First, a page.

1943 A War Story: Leaving Egypt-1942 Ch.2.
War Story- 1942 -Egypt. (Chapter 2)
Standing on the deck of the ship in the harbor at Alexandria, I watch for Hub as the ship begins to move slowly from the dock. He had promised to try his very best to be here to see me off, but it seems as if the uncertainty of war has made that impossible. Is he lying in a wadi next to the dusty road from the front to the west, as enemy planes are strafing the troop carriers? Had he been called on to rush some troops to the town of Tobruk because re-enforcements were needed there as Rommel's tanks approach across the desert? Only some important war action would have kept him away. Would I ever see him again? Would he ever see the child growing in my womb? Would the child ever see its father? Was it going to be a boy or a girl? This was going to be the first of my parents’ grandchild that they would see growing up. My older sister Helen’s baby boy had died shortly after birth and the grave is under a Syringa tree on the farm near Pretoria – the farm I am returning to in Derdepoort. Named Fontienblou, after the area outside Paris that the Cilliers family came from. He bought this 55 morgan smallholding after he retired as a Colonel from the South African Police following a auspicious career as a detective and eventual head of the South African Railway Police..
There had been great excitement when Helen's child,,the first grandchild, was born and then the horror of his death. All this drama had taken place just before I left for Egypt. How will Helen feel when I return, with my first born expected in March? My mind is in turmoil; why must life be so complicated? Is it fair to bring a child into this war ridden world? Was Hitler going to be stopped? Questions, questions, questions, but no answers!
I hear moaning coming from one of the soldiers in a cabin nearby. The ship going back to South Africa is very different from the one in which we came. The journey from South Africa was one of excited expectation. There was fear in our hearts but at the same time we felt we were going to do something worthwhile.,After seeing the death and destruction at first hand the return the journey is now one of despair, apprehension and sometimes lost hope. Soldiers with serious wounds, lost limbs and gnawing doubt, fill the cabins and deck.The ship rocks gently in the swells as it moves out of the harbor and the growing child moves in my womb. They say that even in the womb a child is affected by what is happening to the mother. How will my feelings affect the child now growing inside me? I try to calm myself as I say a silent prayer.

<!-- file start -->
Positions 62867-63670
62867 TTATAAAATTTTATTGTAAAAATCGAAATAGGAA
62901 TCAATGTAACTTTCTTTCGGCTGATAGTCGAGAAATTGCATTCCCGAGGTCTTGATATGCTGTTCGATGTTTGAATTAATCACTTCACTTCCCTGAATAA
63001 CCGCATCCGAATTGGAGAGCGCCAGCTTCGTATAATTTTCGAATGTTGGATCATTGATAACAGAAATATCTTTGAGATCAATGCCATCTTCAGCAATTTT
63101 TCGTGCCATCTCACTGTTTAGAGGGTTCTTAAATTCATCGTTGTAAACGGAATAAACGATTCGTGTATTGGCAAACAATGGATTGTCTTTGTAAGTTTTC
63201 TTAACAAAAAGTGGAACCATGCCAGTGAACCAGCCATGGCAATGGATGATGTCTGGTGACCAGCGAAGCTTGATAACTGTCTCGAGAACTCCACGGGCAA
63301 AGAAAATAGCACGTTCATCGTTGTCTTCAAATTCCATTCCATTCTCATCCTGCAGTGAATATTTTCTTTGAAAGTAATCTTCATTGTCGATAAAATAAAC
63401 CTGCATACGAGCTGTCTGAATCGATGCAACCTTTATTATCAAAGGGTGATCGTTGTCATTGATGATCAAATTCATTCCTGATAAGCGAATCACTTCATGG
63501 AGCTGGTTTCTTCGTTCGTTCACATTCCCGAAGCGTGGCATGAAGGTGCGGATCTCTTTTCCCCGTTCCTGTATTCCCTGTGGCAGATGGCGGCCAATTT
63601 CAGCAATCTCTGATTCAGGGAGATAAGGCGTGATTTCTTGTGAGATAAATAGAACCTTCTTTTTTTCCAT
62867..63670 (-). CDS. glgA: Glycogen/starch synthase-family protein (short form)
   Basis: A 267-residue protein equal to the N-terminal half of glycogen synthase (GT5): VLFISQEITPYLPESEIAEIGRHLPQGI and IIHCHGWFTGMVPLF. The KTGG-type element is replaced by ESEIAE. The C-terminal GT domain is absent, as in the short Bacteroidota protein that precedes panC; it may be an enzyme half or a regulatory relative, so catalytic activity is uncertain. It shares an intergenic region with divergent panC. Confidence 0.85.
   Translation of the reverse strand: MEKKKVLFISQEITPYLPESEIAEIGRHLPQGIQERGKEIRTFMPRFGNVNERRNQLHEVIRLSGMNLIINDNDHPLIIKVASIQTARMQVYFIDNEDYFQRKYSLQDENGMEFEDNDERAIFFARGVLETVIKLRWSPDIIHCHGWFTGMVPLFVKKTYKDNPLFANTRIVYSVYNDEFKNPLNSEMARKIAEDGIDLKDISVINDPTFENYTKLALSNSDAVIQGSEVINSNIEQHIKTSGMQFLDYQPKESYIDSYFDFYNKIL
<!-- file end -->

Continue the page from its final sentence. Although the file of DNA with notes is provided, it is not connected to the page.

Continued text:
The possibility is than we may not even make it back to our loved ones in South Africa? Reports of German U-boats sinking ships off the African East Coast strike fear into our hearts. There are a few women going back home for reasons other than mine. Some could not stand the pressure of the air raids, the news of tank battles in the desert, the anguish of loved ones lost in battle here, or in Europe. I however I wished I could have stayed to be with Hub, but due to my pregnancy I had to go home.
I wondered about my mother worrying about 4 children in the war zones. She, coming from Garies in Namaqualand, having married the good looking policeman who had come to work on the diamond fields. He had fought in the Boer War as a young boy (a “Penkop” as they were known). Now he is the retired head of the SA Railway Police and famous detective. We are all so proud of him and love him so much.He is such a caring parent and loving husband to our Mom. While I hated leaving Hub in Egypt I look forward to the safety of home on the farm near Pretoria.
As I move to my cabin that I share with Irene from Cape Town, going back on compassionate leave because her Dad had died, I wonder if I would be able to sleep much on the journey through the Suez Canal and southwards down the coast of East Africa. It seem like yesterday that we had sailed up the coast. How things had changed! Was this really happening to me? What about Hub somewhere in the North African desert?